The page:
blog description

Old women talk about old things: history, myth, magic and their
checkered pasts, about what changes and what does not.

Wednesday, January 27, 2016

The Blizz of 2016

Rough times on the east coast last weekend!

From 70 degrees at Christmas, we descended into an old-fashioned hoot and holler of a snowstorm. I guess in central Pa it did not quite reach blizzard status, although the storm came, as all great blizzards do, from the Northeast, fat with ocean water.

There was wind and snow and snow and more snow. Here, where entire winters can pass without note, it was quite a sight. There was a part of me that found it welcome, after a NY childhood imprinted by stark Lake-Effect White Howlers.

New York State Thruway

For a little, I gazed out the window and sent my consciousness into The Dance of the Snowflakes (Swan Lake) and imagined Dame Helda (the German Calliach) doing her crone dance. It's beautiful when I simply fly on the wind as one of them, but frightening when I'm a human once more, gazing up at the swaying power lines upon which our civilization hangs.

Nearby, from where they'd been sitting, enjoying a grassy golf course, the local "Canadians" squawked. When the sky cleared the next day they flew in circles, bemoaning the loss of the open fields upon which they'd been so steadily grazing.

In the end, it was a local record: 30 inches of the white stuff in a 24 hour period. Briefly, our Hobbit name was "Under-Snow." It took a lot of digging--and some neighborly help--to get both cars out. And it's not so much the "digging" part, either, that's wearying. It's the trudge across the road and the toss up onto a high snow bank that's truly challenging.

Not that there was anywhere to go after we had completed our excavation. For once, most everyone paid heed to the warnings and stayed in. That steady stream of traffic which regularly hurries along "the back way" to the Park and the outlets, for today, anyhow, is silenced. Many neighborhoods in small poor urban areas remained choked with snow; days later, people had not managed to get out to work.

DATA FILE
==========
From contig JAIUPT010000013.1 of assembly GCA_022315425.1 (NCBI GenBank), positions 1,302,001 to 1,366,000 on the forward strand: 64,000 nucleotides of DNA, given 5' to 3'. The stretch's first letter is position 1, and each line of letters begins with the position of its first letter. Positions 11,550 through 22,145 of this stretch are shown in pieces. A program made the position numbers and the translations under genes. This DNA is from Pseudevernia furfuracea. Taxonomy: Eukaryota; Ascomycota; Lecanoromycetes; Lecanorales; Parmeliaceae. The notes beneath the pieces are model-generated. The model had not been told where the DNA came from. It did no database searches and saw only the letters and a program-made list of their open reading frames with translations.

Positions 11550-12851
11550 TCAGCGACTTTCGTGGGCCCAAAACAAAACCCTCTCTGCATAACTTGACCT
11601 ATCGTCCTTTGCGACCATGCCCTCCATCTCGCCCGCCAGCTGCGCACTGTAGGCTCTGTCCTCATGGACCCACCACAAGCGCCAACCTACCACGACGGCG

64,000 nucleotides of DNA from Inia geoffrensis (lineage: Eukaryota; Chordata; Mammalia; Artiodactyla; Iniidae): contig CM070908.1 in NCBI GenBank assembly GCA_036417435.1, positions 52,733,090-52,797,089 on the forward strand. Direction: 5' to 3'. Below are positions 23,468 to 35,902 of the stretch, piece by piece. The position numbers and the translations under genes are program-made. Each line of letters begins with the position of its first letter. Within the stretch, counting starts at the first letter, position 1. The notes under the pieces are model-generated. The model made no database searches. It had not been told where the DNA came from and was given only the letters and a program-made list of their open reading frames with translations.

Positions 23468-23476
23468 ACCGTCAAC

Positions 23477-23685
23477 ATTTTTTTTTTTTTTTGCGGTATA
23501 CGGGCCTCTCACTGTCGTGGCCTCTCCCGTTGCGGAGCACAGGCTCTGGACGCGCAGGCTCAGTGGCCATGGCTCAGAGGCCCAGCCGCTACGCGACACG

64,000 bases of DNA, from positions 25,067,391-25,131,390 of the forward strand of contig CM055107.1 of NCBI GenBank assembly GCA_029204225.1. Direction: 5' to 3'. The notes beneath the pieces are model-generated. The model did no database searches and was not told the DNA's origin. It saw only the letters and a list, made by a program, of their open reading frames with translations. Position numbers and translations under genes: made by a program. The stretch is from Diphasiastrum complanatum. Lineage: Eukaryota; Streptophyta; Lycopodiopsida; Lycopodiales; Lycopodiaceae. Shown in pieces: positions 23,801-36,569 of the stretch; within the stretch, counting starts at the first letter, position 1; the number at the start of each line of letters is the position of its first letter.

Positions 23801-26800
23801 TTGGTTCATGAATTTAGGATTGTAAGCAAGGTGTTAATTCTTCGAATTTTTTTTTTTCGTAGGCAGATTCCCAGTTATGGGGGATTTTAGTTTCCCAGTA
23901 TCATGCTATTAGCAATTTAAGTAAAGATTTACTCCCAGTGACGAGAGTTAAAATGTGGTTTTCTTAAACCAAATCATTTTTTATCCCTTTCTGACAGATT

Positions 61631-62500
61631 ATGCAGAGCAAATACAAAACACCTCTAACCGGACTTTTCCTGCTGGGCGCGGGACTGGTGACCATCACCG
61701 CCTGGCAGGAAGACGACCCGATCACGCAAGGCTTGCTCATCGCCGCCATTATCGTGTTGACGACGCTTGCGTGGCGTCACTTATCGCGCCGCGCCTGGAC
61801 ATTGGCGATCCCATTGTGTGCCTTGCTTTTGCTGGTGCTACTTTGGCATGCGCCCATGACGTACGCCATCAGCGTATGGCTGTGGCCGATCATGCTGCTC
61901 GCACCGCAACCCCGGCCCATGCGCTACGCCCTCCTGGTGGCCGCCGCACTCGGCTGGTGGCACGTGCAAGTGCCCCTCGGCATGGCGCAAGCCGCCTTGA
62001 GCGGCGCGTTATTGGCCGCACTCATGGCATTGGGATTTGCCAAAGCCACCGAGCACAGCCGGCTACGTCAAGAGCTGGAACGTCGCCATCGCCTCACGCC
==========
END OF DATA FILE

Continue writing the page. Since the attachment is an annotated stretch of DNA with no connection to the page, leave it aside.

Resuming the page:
This morning, we chipped ice. As we age, falling becomes not just a concern but a definite possibility, as Gravity's attempts to drag us--once and for all--to the ground, seem to have recently redoubled.
~~Juliet Waldron

Sunday, January 17, 2016

Old Falling People

I hate this falling business that apparently goes with aging. Seems I've fallen more times in the last few years than I've fallen in the rest of my life. And, of course, it gets ever more dangerous to hit the ground as bones age.

My Grandma Liddle, may she RIP, fell and broke her hip at 99, which was the end of her life. The pain after an attempt to pin it became too much for her frail self. Her husband's step-mom also fell, back in the more cavalier 'late 40's. This Grandma Liddle lay in the cold--down the dirt farm road where they'd once farmed dairy cattle--until the postman happened along. Fortunately, the smart collie she owned came to lie against her and kept her from freezing during that long-ago upstate New York winter. She too ended in an old age home, bed-ridden; these were the days before hips were routinely repaired. Here, she too eventually died. These family histories have taught me that there's nothing good about falls after 60!

Now, I clean my house. I go to the gym. I do Zumba; I take weights classes and aerobic classes. I practice my balance in Yoga; I take long fast walks. During clement weather I ride my granny bike around town. I've fallen off that, too, more times than from my road bike that I rode constantly for twenty-five years.  It seriously ticks me off when I find myself, once more, sprawled on the darn ground.

Today I fell in the kitchen. I was vacuuming -- inadvisable for bad backs -- so I was being particularly careful (I thought) about not lunging or twisting. As I vacuumed along the ceiling where the cobwebs of winter have been gathering, I forgot to look down, stepped on a part of the wand I'd discarded a few moments before. When it rolled, I did too and ignominiously ended on the nice yellow linoleum, taking a blow on hip and shoulder as I went down.

As you might imagine, a few moments of quiet contemplation followed, while I checked to see if everything was still okay, the trick back, knees, etc. My husband was no help or comfort. I probably fell, in his mind, to inconvenience him--somehow. Don't ask WTF. Old men, that's a whole other subject.

~ Juliet Waldron